Translation of inventory in Spanish:

inventory

Pronunciation: /ˈɪnvəntɔːri; ˈɪnvəntri/

noun/nombre (plural -ries)

  • [Business/Comercio] 1.1 countable/numerable (list) inventario (masculine) to draw up an inventory of sth hacer* (un) inventario de algo
    More example sentences
    • About 6 per cent of the slaves listed as sick in inventories of sugar properties suffered from cansaço or exhaustion.
    • Intranets tie machines together, network storage provides repositories for data and information, and system inventories and file indexes list available resources.
    • Such pieces are sometimes tantalisingly listed in inventories, but specific descriptive information about their precise shape, size, decoration, and origins is rarely provided.
    1.2 uncountable/no numerable (stocktaking) inventario (masculine) closed for inventory (American English/inglés norteamericano) cerrado por inventario 1.3 countable/numerable (stock) existencias (feminine plural), estoc (masculine), stock (masculine); (before noun/delante del nombre) [control] de existencias
    More example sentences
    • Burned in recent years by huge unsold inventories of movie merchandise and fearful of the slowing economy, everyone from toymakers and retailers to moviemakers has cut back.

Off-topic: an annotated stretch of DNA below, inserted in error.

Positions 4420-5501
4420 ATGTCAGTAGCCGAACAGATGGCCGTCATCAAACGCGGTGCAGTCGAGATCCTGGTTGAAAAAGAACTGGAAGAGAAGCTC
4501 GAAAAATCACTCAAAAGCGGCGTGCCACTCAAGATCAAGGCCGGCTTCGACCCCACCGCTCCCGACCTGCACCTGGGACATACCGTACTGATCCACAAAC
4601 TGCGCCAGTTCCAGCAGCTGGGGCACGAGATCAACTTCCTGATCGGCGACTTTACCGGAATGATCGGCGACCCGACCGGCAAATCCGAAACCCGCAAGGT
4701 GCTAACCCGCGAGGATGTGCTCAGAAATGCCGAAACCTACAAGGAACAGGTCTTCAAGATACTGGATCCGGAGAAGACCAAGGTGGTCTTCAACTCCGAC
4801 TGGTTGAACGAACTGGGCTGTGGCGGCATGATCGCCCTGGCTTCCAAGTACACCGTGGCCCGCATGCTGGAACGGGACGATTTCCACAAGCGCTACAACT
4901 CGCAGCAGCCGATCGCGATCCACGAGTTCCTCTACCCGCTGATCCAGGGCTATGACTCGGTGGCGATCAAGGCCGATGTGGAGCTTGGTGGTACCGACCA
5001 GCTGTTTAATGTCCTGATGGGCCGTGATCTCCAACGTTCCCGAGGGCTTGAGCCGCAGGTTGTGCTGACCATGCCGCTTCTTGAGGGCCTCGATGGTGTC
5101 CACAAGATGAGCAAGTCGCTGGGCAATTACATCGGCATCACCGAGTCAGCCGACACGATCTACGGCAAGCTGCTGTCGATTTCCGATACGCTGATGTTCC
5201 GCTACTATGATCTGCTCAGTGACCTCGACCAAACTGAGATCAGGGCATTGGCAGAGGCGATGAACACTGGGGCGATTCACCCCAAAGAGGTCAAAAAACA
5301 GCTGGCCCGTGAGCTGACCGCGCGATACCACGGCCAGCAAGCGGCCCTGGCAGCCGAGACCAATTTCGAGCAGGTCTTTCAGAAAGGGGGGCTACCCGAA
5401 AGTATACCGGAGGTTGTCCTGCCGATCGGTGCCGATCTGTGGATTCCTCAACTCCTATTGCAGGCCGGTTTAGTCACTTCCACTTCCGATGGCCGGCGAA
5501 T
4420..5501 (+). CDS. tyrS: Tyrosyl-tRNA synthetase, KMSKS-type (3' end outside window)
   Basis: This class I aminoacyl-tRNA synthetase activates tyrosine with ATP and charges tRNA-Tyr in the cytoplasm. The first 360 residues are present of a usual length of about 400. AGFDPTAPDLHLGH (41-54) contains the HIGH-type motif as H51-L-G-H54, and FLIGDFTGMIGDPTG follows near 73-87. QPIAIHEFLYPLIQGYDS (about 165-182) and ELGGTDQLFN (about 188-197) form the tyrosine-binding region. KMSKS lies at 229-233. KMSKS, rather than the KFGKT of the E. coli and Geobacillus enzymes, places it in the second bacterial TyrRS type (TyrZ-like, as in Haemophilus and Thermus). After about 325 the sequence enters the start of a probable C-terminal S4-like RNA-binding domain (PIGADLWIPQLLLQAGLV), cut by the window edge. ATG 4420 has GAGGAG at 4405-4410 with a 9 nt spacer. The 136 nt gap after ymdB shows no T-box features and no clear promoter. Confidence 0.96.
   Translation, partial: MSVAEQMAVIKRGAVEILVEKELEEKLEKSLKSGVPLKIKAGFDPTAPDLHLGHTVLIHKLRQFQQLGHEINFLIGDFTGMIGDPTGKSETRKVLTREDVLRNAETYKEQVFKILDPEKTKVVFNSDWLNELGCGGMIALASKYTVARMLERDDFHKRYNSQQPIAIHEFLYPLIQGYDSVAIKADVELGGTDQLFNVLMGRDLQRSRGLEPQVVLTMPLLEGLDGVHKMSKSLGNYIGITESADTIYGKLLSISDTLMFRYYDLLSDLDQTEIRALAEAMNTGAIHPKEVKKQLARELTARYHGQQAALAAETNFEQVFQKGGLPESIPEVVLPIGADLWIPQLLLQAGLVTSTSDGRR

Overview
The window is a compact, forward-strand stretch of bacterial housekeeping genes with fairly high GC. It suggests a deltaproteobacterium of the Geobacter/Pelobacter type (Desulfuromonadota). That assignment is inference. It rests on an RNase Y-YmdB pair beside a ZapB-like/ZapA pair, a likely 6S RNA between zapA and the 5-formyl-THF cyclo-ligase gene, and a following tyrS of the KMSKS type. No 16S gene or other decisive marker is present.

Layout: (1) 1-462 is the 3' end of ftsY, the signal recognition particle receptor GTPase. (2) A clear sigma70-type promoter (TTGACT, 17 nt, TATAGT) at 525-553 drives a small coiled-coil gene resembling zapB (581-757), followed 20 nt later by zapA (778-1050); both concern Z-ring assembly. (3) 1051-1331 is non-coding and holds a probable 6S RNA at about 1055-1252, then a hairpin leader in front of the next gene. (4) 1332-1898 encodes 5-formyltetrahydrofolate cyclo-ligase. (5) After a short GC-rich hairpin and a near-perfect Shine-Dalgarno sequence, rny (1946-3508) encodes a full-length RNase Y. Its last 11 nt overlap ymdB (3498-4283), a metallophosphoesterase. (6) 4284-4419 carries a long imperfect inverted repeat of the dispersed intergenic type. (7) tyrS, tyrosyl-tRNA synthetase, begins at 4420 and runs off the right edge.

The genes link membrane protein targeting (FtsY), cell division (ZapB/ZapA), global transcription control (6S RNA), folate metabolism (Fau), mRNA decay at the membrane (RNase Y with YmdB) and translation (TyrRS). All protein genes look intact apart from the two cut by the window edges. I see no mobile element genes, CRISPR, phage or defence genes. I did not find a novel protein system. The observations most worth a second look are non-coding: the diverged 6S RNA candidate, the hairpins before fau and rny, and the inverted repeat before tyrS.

• At the same time, we've also observed an increase in both the quality and quantity of the inventory of regional sound rental companies.
    • Even as retailers and wholesale distributors built up inventories, factory stockpiles so far this year are down at a 4.4% annual rate.

transitive verb/verbo transitivo (-ries, -rying, -ried)

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Cultural fact of the day

Spain had three civil wars known as the guerras carlistas (1833-39, 1860, 1872-76). When Fernando VII died in 1833, he was succeeded not by his brother the Infante Don Carlos de Borbón, but by his daughter Isabel, under the regency of her mother María Cristina. This provoked a mainly northern-Spanish revolt, with local guerrillas pitted against the forces of the central government. The Carlist Wars were also a confrontation between conservative rural Catholic Spain, especially the Basque provinces and Aragón, led by the carlistas, and the progressive liberal urban middle classes allied with the army. Carlos died in 1855, but the carlistas, representing political and religious traditionalism, supported his descendants' claims until reconciliation in 1977 with King Juan Carlos.